Why LinkedIn Offers Potential—and Pitfalls—for Marketing in Japan
LinkedIn offers plenty of untapped potential for marketers. But when it comes to using it for advertising in Japan, there’s plenty to watch out for.
Marketing can often be about finding a new strategy or tool. With so many businesses making a shift to digital marketing in some way or another, it can be intimidating to find an edge among the sheer volume of competition. LinkedIn offers enticing ways for your business to reach a growing audience with a relatively untapped potential.
When it comes to social media, Facebook or Twitter will most likely be the first platforms you imagine to post your content and advertising. However, LinkedIn has actually shown to be more effective at generating leads than either platform. According to a study covered by HubSpot, LinkedIn can be up to 277 percent more effective than both of them. This is supported by data compiled by Digital Vidya that states that 93 percent of B2B marketers consider LinkedIn to be the most effective site for generating leads and that 51 percent of companies acquired a B2C customer through LinkedIn.
It may seem counterintuitive at first. How can two of the most well-known social media networks get beaten out by the more niche platform? Well, consider that LinkedIn had an annual user count of 690 million in 2020. Then consider the fact that users are already very conscious of collaboration and making connections with other professionals while they are on the site.
Playing by Its Own Rules
However, there are some differences in the way Japanese users approach LinkedIn. As of 2021, there were about 2.8 million users, about 2.3 percent of Japan’s population. Nearly 63 percent of them were in the 25–34 age bracket. Due to the lack of a Japanese interface, LinkedIn is not commonly used among Japanese businesspeople. The majority of “domestic users” are non-Japanese people working in Japan, such as recruiters.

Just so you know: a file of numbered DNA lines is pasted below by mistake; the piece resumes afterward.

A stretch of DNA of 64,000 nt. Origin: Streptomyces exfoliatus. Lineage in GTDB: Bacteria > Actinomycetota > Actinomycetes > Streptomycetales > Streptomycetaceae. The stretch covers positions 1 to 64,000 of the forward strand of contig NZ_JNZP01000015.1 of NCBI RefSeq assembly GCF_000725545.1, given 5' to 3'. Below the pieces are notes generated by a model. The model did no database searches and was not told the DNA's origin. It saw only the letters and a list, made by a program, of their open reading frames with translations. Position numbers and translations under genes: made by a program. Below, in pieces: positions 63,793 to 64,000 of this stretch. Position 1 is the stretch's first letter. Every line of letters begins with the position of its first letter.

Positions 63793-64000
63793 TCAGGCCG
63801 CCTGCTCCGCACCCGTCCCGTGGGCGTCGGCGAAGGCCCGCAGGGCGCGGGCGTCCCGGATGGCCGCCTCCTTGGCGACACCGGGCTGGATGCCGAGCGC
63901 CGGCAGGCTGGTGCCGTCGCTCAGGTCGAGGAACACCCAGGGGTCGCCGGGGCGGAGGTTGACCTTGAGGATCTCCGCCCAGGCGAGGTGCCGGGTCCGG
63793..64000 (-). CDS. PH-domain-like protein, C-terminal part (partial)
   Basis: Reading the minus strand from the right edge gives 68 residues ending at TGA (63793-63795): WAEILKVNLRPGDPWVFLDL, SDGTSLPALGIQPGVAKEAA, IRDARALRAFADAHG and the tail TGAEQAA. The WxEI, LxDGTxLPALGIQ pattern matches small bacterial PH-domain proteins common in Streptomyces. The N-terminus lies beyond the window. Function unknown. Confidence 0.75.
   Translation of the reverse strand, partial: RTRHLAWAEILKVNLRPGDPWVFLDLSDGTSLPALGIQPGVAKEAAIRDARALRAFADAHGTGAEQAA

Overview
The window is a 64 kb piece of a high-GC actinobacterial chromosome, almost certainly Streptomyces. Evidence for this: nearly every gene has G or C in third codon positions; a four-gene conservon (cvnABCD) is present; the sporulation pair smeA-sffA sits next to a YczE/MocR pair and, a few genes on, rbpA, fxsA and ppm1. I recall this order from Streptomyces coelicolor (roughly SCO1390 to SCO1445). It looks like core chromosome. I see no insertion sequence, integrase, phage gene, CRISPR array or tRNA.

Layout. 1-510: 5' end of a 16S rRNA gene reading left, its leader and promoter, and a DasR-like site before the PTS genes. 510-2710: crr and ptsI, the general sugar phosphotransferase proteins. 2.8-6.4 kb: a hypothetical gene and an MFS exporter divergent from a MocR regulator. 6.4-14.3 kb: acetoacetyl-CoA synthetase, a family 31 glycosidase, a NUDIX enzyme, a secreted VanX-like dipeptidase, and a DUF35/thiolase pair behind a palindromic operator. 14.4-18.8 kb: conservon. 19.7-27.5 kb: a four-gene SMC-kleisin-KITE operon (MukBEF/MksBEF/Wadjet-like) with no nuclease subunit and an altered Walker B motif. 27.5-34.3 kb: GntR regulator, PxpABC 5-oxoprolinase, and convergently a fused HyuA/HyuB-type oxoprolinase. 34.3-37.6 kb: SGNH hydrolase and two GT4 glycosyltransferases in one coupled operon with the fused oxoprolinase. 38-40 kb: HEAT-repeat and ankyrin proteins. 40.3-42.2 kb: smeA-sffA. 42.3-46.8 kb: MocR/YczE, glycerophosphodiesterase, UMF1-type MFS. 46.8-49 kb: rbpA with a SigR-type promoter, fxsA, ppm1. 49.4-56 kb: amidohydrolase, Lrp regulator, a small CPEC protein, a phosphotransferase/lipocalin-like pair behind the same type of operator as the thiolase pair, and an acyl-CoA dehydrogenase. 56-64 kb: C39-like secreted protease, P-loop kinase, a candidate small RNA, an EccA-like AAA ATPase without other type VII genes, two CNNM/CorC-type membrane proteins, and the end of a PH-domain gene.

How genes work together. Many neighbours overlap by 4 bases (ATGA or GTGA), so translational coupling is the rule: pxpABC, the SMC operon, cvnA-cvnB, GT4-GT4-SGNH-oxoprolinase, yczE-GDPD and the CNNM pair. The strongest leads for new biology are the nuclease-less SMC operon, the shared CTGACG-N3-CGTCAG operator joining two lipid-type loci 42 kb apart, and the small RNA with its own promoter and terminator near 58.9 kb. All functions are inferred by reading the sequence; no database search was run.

Garreth Stevens, consulting and sales director at Custom Media said: “Japanese people may not see LinkedIn the same way that Westerners do. This is because Facebook’s users in Japan tend to be older, and some see it as a more professional platform than we do in the West—so in terms of perception, Facebook seems to be more of a competitor to LinkedIn than we might expect. And Twitter’s success in Japan may also be sapping much of the attention, professional or otherwise, in terms of thought and conversation, leaving not much room for LinkedIn.”
However, there are cases of prominent business people in Japan who use the platform. Hiroshi “Mickey” Mikitani, the founder and CEO of Rakuten maintains an active presence on the platform, sharing updates and articles frequently. Another is Kathy Matsui, the general partner of MPower Partners, Japan’s first ESG-focused global VC fund. But both stand out as exceptions, however: Mikitani has an undeniably global presence and Matsui was born and raised in the US.
What’s more, there are other recruiting tools, practices and platforms that are used in Japan when it comes to job hunting. This means that LinkedIn doesn’t necessarily offer the same value as a public CV. Stevens points out this can lead to surprises for companies looking to advertise on the platform: “Many international firms have a bad habit of deploying APAC-wide strategies across a number of countries, and those expecting to get reasonable performance on LinkedIn in Japan may be a bit surprised by the eye-watering prices. We often see CPC advertising clicks cost ¥1,000 yen for the same content that would cost less than ¥100 per click on other social media platforms by comparison.”
Many international firms have a bad habit of deploying APAC-wide strategies across a number of countries, and those expecting to get reasonable performance on LinkedIn in Japan may be a bit surprised by the eye-watering prices.
So keeping all of this in mind, it’s important for advertisers to be aware of who they want to target on LinkedIn in Japan. If the aim is to reach internationally minded Japanese people, mixed families, English speakers and expats, then LinkedIn can be a great option, offering plenty of potential.
However, you want to make sure you maximize your approach. Want to reach international executives in Tokyo, not only on LinkedIn, but using a variety of creative strategies? Get in touch with us: